If you’re a high school teacher and find yourself with 35 minutes to fill, you might want to consider showing renowned German filmmaker Werner Herzog‘s new documentary about the dangers of texting and driving.
Rather than scaring through statistics, Herzog’s “From One Second to the Next,” sponsored by AT&T, relays four stories, each about a devastating or even fatal traffic accident caused by a young person who was sending a text message while at the wheel. There is no narration—the victims, offenders, and responding police officers do all the talking. According to the Associated Press, the documentary will be distributed to more than 40,000 schools.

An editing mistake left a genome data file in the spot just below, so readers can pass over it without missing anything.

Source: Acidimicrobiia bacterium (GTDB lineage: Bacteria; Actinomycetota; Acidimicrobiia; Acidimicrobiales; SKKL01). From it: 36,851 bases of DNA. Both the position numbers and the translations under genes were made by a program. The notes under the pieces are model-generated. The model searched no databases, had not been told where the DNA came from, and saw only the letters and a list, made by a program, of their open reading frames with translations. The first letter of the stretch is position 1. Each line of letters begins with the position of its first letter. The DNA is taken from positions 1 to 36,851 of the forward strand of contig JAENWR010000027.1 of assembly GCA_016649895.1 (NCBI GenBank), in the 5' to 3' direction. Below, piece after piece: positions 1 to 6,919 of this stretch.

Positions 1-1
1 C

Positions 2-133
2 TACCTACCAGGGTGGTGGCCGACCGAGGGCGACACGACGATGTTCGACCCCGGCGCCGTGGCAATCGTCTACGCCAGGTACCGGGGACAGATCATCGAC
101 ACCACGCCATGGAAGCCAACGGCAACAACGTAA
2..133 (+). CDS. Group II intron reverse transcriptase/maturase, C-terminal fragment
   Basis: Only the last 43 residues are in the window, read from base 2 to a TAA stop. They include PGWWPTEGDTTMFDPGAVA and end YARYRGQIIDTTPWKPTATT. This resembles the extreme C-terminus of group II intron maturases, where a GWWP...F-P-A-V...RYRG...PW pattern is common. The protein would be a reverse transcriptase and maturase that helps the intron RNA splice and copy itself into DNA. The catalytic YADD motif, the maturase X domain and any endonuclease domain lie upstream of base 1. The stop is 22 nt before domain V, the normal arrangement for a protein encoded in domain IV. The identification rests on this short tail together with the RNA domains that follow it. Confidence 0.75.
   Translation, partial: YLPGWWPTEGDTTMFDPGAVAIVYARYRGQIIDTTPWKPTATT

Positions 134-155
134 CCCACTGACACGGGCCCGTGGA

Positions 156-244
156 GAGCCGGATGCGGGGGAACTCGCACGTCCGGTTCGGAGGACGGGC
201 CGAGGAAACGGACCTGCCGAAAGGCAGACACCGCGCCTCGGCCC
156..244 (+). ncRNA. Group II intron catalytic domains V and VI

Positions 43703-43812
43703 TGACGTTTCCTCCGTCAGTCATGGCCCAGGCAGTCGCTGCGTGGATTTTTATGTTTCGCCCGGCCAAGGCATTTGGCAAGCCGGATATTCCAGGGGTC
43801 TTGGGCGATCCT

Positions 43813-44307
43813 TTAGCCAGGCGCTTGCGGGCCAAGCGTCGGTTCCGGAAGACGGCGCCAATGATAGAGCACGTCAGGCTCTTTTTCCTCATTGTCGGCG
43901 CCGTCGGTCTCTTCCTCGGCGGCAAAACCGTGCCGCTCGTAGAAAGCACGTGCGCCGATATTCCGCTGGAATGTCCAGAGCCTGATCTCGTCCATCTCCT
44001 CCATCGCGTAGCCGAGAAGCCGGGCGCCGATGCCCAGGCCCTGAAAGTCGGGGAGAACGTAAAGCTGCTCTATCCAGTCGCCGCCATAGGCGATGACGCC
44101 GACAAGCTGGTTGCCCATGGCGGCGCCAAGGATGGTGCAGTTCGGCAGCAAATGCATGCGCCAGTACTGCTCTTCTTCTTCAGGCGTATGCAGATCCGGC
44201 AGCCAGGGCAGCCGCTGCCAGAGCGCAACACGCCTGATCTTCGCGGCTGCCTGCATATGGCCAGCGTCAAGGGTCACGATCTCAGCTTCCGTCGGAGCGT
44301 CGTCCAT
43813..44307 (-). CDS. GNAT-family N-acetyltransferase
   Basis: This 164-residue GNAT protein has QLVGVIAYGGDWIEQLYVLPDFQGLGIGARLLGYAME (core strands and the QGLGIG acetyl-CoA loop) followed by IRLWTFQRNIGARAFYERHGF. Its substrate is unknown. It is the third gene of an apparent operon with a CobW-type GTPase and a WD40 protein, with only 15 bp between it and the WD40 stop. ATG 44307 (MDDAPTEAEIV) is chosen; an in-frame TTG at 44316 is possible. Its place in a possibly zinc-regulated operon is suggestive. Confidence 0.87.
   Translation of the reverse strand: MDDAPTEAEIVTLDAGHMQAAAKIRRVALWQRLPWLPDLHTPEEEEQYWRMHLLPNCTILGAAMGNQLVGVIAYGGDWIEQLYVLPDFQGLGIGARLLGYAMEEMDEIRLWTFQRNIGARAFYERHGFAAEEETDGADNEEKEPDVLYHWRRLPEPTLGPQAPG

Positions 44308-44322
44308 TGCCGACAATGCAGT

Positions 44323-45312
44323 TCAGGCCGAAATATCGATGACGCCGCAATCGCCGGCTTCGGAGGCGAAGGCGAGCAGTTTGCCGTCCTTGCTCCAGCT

The stories are notably similar, each taking place in a small, quiet town and without many other vehicles on the road. The repetition serves to hammer home the point: Texting and driving ruins lives. Herzog’s editorial decisions also imply that he is intrigued (horrified?) by the juxtaposition of old and new worlds. (In one story, a young man hits an Amish buggy while texting, killing a mother and two children.) Like one of the people he portrays, the director questions why people feel compelled by such an impersonal form of communication in the first place.
The message is, above all, upsetting and memorable. If that’s not reason enough to spare the class period, you could always work the film into your lessons as a way to exercise students’ critical-thinking skills.
A version of this news article first appeared in the Teaching Now blog.